In a sermon for the Feast of St. Luke, Newman warned against overvaluing literature or the fine arts:
The refinement which literature gives, is that of thinking, feeling, knowing and speaking right, not of acting right; and thus, while it makes the manners amiable, and the conversation decorous and agreeable, it has no tendency to make the conduct, the practice of the man virtuous” (Genius of Newman, 154).
The impotence of literary pursuits for reforming human nature is a constant theme in Newman’s work. In The Tamworth Reading Room, Newman acidly remarks, “First shoot round corners, and you may not despair of converting by a syllogism” (Sec. 6). And again, in The Idea of a University: “Quarry the granite rock with razors, or moor the vessel with a thread of silk; then may you hope with such keen and delicate instruments as human knowledge and human reason to contend against those giants, the passion and the pride of man” (5.9).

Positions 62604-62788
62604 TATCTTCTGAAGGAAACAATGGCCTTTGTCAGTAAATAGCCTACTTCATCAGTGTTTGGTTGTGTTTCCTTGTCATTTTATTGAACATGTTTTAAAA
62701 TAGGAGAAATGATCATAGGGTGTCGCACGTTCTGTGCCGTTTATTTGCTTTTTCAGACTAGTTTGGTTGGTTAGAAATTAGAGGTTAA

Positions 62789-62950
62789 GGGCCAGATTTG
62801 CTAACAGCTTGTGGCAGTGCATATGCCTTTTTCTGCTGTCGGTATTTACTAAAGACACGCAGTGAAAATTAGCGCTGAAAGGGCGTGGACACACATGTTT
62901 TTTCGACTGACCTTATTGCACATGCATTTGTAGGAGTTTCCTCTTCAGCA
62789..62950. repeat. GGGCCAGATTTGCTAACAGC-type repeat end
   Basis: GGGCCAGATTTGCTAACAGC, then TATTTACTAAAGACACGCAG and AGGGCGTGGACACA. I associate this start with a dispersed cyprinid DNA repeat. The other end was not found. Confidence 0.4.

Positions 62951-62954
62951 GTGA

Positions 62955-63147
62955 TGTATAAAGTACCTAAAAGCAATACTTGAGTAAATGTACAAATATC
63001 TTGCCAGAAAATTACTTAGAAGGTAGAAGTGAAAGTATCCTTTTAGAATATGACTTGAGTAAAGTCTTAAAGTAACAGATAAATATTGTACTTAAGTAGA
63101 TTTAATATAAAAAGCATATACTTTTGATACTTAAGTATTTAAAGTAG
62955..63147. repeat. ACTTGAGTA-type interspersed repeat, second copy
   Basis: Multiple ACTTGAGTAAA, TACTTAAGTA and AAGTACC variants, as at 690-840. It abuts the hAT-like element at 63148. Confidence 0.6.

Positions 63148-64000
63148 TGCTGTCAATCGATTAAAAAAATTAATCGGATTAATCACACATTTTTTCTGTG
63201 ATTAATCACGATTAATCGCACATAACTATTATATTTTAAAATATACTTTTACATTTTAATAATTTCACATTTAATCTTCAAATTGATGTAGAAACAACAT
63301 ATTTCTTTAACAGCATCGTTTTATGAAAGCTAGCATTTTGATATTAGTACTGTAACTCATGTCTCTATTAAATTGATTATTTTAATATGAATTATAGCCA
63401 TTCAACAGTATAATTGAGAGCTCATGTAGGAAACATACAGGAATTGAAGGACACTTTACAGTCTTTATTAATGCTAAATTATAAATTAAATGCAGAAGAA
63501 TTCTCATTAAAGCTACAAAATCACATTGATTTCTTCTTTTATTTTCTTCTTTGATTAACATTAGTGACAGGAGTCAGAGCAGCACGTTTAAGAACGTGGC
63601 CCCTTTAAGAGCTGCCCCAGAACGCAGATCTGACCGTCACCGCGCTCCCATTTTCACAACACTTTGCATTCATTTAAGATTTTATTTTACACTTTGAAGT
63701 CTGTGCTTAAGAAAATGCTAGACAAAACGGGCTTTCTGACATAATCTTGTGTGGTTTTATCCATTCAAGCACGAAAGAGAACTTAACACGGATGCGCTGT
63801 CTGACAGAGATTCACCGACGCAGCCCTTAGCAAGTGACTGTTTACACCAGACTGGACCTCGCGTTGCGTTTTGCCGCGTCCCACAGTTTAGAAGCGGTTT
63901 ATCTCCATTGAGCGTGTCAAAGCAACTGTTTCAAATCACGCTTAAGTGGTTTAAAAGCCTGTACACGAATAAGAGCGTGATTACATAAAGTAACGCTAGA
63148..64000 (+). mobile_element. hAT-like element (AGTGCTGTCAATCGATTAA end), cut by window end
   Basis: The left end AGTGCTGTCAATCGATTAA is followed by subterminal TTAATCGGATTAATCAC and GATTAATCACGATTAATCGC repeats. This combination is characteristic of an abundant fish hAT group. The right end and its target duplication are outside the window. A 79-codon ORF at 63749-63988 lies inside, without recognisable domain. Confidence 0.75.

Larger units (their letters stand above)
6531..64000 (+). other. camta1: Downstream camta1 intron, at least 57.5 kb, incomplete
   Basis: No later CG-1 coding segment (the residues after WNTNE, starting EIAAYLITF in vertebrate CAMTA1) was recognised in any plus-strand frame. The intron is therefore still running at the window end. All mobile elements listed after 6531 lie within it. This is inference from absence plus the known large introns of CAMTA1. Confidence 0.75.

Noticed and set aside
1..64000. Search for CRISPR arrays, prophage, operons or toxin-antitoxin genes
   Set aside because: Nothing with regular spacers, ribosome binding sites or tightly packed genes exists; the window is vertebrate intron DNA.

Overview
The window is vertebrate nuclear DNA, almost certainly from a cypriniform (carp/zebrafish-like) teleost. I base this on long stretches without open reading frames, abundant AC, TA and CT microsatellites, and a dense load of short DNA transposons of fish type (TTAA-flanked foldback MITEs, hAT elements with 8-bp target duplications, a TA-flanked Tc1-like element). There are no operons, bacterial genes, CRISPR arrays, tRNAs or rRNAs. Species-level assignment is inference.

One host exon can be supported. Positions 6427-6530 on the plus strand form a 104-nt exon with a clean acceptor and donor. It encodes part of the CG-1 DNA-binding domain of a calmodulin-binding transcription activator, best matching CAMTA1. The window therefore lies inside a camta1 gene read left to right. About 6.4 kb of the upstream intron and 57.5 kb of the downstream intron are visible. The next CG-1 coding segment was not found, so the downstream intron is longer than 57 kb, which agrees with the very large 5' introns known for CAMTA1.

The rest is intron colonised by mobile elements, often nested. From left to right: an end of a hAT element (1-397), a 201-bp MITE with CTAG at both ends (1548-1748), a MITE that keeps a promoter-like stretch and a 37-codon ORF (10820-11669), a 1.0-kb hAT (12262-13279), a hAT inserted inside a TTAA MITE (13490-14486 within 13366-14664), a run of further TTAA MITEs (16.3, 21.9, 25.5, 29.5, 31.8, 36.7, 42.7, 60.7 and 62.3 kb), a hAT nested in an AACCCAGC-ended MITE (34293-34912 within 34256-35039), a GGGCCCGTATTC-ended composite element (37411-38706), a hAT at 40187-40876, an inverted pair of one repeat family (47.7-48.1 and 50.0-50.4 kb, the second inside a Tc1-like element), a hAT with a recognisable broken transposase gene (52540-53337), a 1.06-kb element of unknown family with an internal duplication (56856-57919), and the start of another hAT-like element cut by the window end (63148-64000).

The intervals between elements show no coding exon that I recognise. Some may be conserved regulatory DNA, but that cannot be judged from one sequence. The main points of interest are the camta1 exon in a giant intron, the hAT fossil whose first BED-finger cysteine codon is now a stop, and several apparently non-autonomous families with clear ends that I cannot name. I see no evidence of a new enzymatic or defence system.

This sermon, however, brings out a point of concern that Newman does not highlight so clearly elsewhere, namely, that literary pursuits not only aren’t useful for cultivating virtue, but in fact can often be a positive hindrance to its cultivation, by virtue of their “lead[ing] men to cultivate the religious affections separated from religious practice” (155). This concern is closely related to Augustine’s chief anxiety about poetry and the theater, namely that it tended to hive the spectator’s emotions off from the rest of his life: in the Confessions, he bitterly recalls how he wept for Dido but had no tears for his own sins: “what more miserable than a miserable being who commiserates not himself; weeping the death of Dido for love to Æneas, but weeping not his own death for want of love to Thee, O God” (1.13.21).